I made this soup 3 times this week and everyone (I experimented on 8 people) except my daughter and my guy liked it. You've got to be a fan of the spices to truly appreciate this soup.  Tastes extra good when served in a pretty vintage dish given to you by your sister-in-law. 

Tangerines with citrus, kefir and honey dressing:

I had a tiny bit of kefir left in the bottle (mainly clinging to the sides).  Normally I would have thrown it own by now, but with my new found commitment I refused. I warmed up some honey, added it to the kefir and shook up the bottle.  I took some past prime tangerines and peeled and sliced them and drizzled on top.  Little girl suggested adding a squeeze of lemon to it - and boy was she right.  The only thing to have made it more perfect was a chopped mint leaf or two. She loved it so much she declared my favorite words after eating an at home creation, "Mom, you should open a restaurant."

Tangy and Sweet Lemon, Apple and Plum Kefir Rice Pudding

A flopped batch of lemon rice (too much water so it got gummy) turned into the inspiration for this treat.  I added kefir, a couple of plums, a green apple sliced up, some turbinado sugar and cinnamon.  The result is out of this world. And nephew Liam approved.

Some things I've found helpful so far:

1) Taking stock of the fridge every single day and planning around that.

By taking stock I was able to use up a bag of raspberries given to me by a coworker recently.  She grows the BEST raspberries. They were slightly freezer burnt because they were last year's harvest, but I cooked the bejeezus out of them with orange simple syrup from the last time I made Orangettes.  I had 2 pie crusts in the freezer from the last time I thought I was going to make pie (months ago).  The result was fantastic and I served it with a cheesecake inspired topping (cream cheese and powdered sugar).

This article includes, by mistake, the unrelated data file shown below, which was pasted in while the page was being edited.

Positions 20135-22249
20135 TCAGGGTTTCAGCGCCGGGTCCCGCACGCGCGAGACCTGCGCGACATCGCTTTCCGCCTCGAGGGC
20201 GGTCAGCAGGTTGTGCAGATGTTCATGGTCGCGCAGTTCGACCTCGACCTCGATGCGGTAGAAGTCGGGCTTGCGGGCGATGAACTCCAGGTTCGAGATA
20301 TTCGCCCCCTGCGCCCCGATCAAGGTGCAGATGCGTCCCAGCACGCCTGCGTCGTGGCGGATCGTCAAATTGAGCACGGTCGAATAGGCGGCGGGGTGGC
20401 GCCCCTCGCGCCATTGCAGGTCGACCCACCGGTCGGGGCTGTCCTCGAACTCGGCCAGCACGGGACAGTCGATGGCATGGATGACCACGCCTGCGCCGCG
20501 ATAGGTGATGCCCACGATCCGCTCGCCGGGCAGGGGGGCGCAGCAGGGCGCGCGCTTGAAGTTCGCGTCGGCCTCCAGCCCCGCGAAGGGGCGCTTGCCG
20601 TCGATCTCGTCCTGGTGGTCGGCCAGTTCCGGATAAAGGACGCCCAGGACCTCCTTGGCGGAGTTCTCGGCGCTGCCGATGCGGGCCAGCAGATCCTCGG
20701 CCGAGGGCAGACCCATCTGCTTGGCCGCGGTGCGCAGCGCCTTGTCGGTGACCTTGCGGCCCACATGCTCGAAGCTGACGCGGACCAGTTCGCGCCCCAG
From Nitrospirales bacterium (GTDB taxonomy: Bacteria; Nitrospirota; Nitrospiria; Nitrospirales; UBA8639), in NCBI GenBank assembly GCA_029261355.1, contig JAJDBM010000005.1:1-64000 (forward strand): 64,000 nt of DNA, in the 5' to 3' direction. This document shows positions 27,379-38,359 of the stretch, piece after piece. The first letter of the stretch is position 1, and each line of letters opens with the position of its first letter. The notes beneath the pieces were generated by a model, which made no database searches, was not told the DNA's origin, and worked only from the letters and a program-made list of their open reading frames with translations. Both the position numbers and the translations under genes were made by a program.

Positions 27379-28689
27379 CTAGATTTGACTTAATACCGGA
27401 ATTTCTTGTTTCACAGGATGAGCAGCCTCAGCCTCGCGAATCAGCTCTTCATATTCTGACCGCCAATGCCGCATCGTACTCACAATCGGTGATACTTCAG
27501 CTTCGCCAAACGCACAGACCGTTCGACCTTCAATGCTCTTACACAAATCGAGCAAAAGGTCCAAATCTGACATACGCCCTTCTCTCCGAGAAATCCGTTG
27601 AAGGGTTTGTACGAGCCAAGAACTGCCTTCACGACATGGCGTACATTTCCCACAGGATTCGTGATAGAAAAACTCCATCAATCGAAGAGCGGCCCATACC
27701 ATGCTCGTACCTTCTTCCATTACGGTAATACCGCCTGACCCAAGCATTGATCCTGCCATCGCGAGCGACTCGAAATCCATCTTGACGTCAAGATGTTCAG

Raspberry Pie!

Leftover gluten free bagels that my daughter no longer likes (sheesh, kids) became mini pizzas for my niece and nephew. 

Sadly, when taking stock this weekend I found 2 packages of sausage in the freezer from 2012 that were no longer good.  In addition, four pieces of moldy bread went in the trash along with a way too old jar of pickled asparagus.  I'm confident that as I go along if I stay on top of this this these wasteful moments will occur less. 

2) Use-up the food that is on it's way out first.  Sweet stuff can be tossed together in the freezer and used a few days later in rice pudding or some other concoction.  Veggies can be put in a plastic bag and used in scrappy soup when you have a few extra moments on the weekend.  Any leftovers become lunch, eaten in the order of how quickly it will go bad.

3) Feed people.  To be honest, I love feeding people.  I'm of the schmarmy sort who thinks you can taste the love in food. Share your extras with friends and family. Much better to see your labor enjoyed by those you love than to see it in the trash. 

What I hope to accomplish in all of this is simple: Stop wasting food, stop overbuying, get my food budget down so I can put more in savings and give some of the difference to food banks. 

Do you have any tips to share to successfully eliminate food waste?  Please share in the comments!